By John Hodge; Directed by Peter Dobbins
Produced by The Storm Theatre Company
Off Off Broadway, Play
Runs through 2.13.16
Grand Hall at St. Mary's Church, 440 Grand Street
by Mateus Ciucci Ferreira on 1.17.16
Edward Prostak, Brian J. Carter, Erin Biernard, Joshua R. Pyne and Jessica Levesque in Collaborators. Photo by Michael Abrams.
BOTTOM LINE: The U.S. premiere of a play that questions the principles of the artist when threatened or seduced by an oppressive regime.
With a cluttered set containing red curtains and red pillars that allow for a contrast with their majestic imposition, we are already halfway to Russia. The background soundtrack to our waiting finalizes our trip back to 1938 and prepares us for Soviet realness. Based on a true story, Collaborators tells the tale of an intellectual dissident playwright named Mikhail Bulgakov (Brian J. Carter) who is chosen by Joseph Stalin (Ross DeGraw) to write Young Joseph, a bio play in celebration of the Generalissimus' upcoming birthday.
Imagining the details of said event through the lens of surrealism, playwright John Hodge accomplishes a vivid account, as well as manages to create an interesting movement between the absurd and witty moments of Stalin's and Bulgakov's meetings and the tragic reality that completes the play. The humor seems to slip out of purpose here and there, but nothing that harms the integrity of storytelling. Sown to that are extra commentaries about the creative process of writing a play and its tough path towards production. Such commentaries prove to be a delight for those intimately familiar with such truths.
With that in mind, the play, told in two acts, uses the veridical premise to question how well an artist's principles are rooted in situations of high stakes in which physical, emotional and psychological integrity are at risk. But here the stakes didn't seem high at all to begin with, making Bulgakov's change of heart devoid of value. The turning point—the threatening of Bulgakov's wife Yelena (Erin Biernard)—happens all to quickly, leaving us little to no time to feel his anguish. From that point on, both his physical and economical situation improve and so does that of those he loves.
A mild counterpoint to his flimsy character and economic rise is presented through Grigory (Maury Miller), a dissident writer, friend and admirer of Bulgakov's. Somewhat overshadowed by the meetings between Stalin and the playwright, this gesture of dramatic counterpointing doesn't seem to live up to its full potential. There is of course great comfort in the scenes between those two. As the dictator and the playwright switch roles, an important question rises concerning the structure of both creative and governing processes and how the decision making in one leaves far less damaging consequences than the other. Going beyond that, it also shows that when given the proper tools and distance, characters of flesh and blood can be seen as characters of word and paper.
The resolutions make the play rise in act one, but drag somewhat in act two. Director Peter Dobbin's use of space is both commendable and tiring, creating an interesting dynamism that infuses the first act with life. We see an over crowded apartment turn into a secret room underneath the Kremlin, a hallway turn into a doctor's office and an empty space turn into a stage for the performance and rehearsal of the plays written by Bulgakov (and Stalin). But because the dynamic remains somewhat the same, it demands quite a lot from our attention while deterring us from the delicious spectacle of acting that goes on in front of us. Be it between Stalin and Bulgakov, a most beloved pair of the evening, or between Bulgakov and Vladimir (Robin Haynes), much of the actors' work seemed rushed at times because of the aforementioned dynamic.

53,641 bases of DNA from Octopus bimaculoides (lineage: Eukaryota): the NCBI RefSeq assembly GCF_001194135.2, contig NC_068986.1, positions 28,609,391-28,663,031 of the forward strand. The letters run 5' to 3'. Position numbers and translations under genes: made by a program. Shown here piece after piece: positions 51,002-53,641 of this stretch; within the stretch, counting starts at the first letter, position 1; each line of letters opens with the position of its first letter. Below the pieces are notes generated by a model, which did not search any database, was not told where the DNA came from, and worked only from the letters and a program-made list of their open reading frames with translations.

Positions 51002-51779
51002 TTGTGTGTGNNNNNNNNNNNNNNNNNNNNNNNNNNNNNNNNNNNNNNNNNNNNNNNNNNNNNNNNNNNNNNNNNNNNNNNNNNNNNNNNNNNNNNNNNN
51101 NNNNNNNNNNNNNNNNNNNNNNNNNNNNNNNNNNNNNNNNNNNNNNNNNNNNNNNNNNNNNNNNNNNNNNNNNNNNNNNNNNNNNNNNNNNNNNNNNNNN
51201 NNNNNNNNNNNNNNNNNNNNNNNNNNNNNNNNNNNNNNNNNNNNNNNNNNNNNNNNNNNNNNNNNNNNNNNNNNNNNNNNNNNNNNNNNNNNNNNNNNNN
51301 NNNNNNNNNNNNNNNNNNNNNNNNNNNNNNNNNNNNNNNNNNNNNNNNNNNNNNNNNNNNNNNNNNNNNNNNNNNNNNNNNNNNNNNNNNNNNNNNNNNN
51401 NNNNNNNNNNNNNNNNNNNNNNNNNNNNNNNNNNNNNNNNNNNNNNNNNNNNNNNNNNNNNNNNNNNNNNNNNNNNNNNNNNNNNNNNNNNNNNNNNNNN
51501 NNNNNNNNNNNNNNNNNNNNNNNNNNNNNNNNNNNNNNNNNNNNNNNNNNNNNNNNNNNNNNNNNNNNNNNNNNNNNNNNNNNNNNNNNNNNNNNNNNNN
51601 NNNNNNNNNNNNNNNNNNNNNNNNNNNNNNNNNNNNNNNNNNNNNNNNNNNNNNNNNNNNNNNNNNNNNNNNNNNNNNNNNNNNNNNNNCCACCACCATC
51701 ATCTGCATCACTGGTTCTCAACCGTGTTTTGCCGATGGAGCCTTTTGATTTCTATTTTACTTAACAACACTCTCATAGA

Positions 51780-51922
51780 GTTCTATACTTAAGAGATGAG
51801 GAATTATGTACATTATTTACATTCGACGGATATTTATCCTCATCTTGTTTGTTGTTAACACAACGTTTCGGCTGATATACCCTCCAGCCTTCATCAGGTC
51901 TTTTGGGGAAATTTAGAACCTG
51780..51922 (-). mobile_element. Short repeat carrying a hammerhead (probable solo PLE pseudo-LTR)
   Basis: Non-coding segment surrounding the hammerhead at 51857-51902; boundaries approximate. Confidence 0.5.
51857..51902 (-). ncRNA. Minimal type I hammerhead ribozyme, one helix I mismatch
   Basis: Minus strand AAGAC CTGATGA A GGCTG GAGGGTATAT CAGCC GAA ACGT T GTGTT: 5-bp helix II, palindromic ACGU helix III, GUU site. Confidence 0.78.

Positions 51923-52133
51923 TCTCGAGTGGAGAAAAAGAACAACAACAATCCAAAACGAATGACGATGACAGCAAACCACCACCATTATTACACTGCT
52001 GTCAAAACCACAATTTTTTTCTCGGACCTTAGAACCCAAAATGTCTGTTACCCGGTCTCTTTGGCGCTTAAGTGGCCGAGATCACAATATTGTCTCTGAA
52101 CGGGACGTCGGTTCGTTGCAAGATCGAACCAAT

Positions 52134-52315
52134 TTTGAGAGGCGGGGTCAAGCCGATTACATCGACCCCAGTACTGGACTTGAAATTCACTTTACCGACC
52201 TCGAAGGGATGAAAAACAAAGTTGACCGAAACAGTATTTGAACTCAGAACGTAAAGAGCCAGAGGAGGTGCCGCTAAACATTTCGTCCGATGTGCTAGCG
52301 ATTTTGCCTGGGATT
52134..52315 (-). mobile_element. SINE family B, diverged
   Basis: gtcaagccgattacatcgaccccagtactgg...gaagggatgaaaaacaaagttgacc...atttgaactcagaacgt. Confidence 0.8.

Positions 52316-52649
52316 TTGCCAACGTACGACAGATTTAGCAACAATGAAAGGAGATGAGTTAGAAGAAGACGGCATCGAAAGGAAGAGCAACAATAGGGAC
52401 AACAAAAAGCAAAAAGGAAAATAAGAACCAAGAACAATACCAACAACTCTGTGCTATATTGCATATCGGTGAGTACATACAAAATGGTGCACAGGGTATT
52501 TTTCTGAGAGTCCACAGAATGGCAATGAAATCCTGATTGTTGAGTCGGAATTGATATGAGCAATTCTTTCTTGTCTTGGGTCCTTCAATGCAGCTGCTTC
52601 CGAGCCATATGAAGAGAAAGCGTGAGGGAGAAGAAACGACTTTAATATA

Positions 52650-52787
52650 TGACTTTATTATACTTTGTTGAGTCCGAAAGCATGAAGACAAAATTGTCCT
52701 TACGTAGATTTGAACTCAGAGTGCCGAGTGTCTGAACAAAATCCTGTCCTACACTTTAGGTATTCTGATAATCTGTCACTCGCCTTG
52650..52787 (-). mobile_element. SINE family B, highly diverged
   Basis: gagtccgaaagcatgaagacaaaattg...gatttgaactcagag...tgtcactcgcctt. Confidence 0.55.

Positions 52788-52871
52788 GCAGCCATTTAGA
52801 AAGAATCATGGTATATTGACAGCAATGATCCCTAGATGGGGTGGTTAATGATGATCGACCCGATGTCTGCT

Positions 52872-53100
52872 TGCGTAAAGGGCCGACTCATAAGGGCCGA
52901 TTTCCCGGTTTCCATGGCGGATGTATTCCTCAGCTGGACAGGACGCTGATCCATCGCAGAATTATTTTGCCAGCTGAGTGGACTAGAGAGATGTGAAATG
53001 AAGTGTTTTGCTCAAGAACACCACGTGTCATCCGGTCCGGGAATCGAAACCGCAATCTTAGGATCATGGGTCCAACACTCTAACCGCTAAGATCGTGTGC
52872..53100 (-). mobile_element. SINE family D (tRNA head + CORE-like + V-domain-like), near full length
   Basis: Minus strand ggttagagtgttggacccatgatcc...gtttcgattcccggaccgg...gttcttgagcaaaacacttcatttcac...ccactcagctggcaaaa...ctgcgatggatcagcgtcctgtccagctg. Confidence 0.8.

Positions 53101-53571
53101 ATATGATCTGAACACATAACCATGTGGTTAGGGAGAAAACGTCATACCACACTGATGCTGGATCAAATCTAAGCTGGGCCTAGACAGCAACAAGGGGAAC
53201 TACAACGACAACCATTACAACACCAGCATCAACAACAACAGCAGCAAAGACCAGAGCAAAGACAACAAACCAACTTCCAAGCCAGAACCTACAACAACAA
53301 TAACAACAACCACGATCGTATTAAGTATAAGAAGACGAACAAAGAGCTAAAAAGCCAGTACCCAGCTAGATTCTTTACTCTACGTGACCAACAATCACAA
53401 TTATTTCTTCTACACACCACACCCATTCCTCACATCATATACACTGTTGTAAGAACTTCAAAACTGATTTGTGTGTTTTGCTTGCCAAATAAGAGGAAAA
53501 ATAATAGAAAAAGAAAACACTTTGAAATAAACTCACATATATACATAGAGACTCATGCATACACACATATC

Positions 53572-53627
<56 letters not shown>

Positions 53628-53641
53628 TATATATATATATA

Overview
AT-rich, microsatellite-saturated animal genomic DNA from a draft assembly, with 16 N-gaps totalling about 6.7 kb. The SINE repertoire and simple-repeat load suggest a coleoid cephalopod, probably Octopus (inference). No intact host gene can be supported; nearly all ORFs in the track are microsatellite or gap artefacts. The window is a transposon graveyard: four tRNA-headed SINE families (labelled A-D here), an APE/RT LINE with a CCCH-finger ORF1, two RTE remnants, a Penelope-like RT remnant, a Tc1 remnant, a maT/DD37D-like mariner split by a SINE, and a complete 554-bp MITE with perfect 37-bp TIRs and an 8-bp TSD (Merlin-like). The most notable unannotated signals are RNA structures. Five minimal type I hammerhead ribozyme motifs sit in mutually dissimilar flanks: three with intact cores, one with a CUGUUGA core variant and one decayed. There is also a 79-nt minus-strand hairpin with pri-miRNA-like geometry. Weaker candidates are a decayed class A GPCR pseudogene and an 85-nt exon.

DeGraw's large, deceivingly warm and manipulative rendition of Stalin is a treat. Carter is a thespian tailor on stage with his elegant portrayal of Bulgakov. Haynes' presentation of the arresting officer/producer/director of Young Joseph borders on genius, even if the complexity of the character isn't always carried through. Bulgakov's living companions Vasily (Edward Prostak), Praskovya (Jessica Levesque), Stepan (Joseph Salvatore Knipper) as well as his doctor (Michael Bernosky) and Young Josef (Sean Cleary) all make up for a fine and sharp ensemble. Props go to Levesque for her manipulation of voice timbre and nuanced expressions to punctuate the text's rich comedic and tragic undertones and for Cleary's ear for accents and balanced and effective portrayal of melodramatic Young Josef.
All in all, Collaborators is an entertaining play that balances wit and criticism as it gives us a privileged seat to the revelation of how principled a dissident voice can really be and how the integrity of the mind, when broken, puts all else in jeopardy.
(Collaborators plays at Grand Hall at St. Mary's Church, 440 Grand Street, through February 13, 2016. The show runs 2 hours and 20 minutes with an intermission. Performances are Thursdays and Fridays at 7:30, and Saturdays at 2 and 7:30. Tickets are $25 and are available at smarttix.com or by calling 212-868-4444.)
Collaborators is written by John Hodge and directed by Peter Dobbins. Scenic design is by Rebecca Grazi. Costume design is by Courtney Irizarry. Lighting design is by Michael Abrams. Sound design is by Joel Abbott. Production stage manager is Charles Casano. Assistant director is Fleur Alys Dobbins. Technical director is Duane Pagano. Graphic design is by Michelle O'Gara.
The show features Brian J. Carter, Ross DeGraw, Erin Biernard, Edward Prostak, Jessica Levesque, Joshua R. Pyne, Michael Bernosky, Robin Haynes, Joseph Salvatore Knipper, Natalie Pavalek, Maury Miller and Sean Cleary.